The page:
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Devon Tsuno’s Japanese-American heritage is the basis of his vibrant acrylic paintings, highlighting the native and non-native plants of Los Angeles. Species found along regional waterways and tributaries double as metaphors about invasiveness versus reclamation and restoration, gentrification paving over the fabric of a neighborhood. The ecosystems Tsuno presents could not exist without the luxury of wealth to maintain such environments— as certain species require immense levels of water. The question is posed, why are rare and foreign plants treasured and nurtured, while certain races are neither.
Tsuno explains a recent solo exhibition – “….focuses on the Topaz American concentration camp, stories written by incarcerated teenagers in the camp, and post-war influences that Japanese American gardeners have had on the Los Angeles landscape. This new body of work retraces my own family history and its strong connections to specific non-native flora planted in the LA landscape.”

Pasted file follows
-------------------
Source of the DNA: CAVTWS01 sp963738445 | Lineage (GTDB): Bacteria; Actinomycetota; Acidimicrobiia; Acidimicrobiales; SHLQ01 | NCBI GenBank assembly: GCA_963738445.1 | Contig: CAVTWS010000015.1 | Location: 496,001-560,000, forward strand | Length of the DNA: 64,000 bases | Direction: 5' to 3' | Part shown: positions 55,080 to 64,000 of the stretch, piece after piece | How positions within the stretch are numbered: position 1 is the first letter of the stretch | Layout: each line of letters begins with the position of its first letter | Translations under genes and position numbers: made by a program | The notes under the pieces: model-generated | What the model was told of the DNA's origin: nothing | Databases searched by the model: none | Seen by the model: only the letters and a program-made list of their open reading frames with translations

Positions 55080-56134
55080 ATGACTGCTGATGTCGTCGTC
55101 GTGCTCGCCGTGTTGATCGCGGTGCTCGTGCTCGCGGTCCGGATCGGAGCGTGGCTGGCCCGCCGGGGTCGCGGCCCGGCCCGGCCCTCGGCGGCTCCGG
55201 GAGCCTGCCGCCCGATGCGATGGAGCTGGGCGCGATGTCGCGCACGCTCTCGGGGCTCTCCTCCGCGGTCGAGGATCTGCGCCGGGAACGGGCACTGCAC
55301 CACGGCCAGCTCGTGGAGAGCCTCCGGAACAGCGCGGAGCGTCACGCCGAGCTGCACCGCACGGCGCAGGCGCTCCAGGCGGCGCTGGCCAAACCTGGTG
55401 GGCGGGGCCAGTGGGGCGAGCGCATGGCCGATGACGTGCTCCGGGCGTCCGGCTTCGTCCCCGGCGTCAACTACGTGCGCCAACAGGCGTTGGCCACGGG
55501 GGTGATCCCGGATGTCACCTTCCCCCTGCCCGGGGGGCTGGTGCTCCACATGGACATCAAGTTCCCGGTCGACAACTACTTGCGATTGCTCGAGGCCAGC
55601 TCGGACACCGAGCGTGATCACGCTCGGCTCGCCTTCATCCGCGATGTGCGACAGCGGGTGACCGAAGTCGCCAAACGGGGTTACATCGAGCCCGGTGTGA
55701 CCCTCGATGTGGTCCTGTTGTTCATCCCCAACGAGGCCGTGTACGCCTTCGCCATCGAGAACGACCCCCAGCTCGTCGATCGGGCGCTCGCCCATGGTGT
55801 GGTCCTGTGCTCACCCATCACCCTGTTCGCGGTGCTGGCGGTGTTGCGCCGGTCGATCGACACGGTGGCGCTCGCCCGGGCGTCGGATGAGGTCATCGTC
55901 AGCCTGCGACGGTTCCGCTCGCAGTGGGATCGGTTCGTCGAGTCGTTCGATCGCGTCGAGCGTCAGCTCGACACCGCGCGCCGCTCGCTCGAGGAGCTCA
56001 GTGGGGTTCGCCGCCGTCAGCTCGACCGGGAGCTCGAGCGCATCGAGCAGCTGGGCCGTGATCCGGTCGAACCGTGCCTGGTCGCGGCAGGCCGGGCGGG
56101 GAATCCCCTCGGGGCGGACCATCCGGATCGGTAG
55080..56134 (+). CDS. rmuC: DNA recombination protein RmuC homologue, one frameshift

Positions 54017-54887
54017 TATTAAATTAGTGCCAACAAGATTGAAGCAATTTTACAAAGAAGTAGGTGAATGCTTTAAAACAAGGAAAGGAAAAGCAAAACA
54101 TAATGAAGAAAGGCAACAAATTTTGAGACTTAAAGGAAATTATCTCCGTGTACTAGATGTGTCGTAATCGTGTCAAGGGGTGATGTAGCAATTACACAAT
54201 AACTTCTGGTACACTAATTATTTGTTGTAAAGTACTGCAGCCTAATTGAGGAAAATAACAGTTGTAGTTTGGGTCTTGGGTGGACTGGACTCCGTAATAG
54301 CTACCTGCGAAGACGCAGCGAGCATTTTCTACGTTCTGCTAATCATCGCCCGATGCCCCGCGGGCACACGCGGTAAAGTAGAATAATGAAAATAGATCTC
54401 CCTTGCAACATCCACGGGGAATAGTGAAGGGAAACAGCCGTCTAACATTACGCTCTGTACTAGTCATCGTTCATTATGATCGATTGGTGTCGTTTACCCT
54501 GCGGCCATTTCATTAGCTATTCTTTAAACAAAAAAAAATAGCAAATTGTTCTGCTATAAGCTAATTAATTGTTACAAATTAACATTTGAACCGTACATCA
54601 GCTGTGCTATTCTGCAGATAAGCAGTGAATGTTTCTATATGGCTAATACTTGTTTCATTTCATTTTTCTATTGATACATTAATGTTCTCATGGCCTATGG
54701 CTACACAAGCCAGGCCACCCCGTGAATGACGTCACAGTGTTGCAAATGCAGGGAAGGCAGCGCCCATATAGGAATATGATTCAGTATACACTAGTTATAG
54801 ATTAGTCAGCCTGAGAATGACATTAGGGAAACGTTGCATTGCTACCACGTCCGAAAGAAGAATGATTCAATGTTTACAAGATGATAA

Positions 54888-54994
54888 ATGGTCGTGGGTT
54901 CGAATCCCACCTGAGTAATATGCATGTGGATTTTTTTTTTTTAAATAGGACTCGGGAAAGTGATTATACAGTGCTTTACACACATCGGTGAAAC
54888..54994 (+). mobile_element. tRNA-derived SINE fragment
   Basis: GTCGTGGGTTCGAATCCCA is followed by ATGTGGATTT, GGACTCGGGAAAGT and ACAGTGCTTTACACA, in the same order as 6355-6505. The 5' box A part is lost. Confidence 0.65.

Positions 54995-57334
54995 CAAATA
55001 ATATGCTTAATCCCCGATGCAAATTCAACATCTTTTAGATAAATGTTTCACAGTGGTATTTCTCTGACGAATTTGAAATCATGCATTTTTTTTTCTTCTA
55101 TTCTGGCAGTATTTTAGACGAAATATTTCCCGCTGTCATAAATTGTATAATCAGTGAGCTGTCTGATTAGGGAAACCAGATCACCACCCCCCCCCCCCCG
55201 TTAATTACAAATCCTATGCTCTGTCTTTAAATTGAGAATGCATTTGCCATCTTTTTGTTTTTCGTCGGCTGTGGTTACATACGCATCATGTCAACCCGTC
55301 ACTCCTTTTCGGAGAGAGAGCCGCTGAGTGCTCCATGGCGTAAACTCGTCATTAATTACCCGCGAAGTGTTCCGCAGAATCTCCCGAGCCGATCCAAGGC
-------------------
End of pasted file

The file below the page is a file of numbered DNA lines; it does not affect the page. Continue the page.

Tsuno has exhibited extensively in the US and abroad at the Hammer Museum Venice Beach Biennial, Indianapolis Museum of Contemporary Art, Current: LA Water Public Art Triennial, Candlewood Arts Festival, DENK Gallery, U.S. Embassy in New Zealand, and Gallery Lara in Tokyo. His work has been featured in Artillery Magazine, X-TRA Journal, and Notes on Looking. He received an MFA from Claremont Graduate University in 2005 and a BFA from California State University Long Beach in 2003. Tsuno is currently an Assistant Professor of Art at California State University Dominguez Hills and founder/co-director of the CSUDH PRAXIS art engagement program.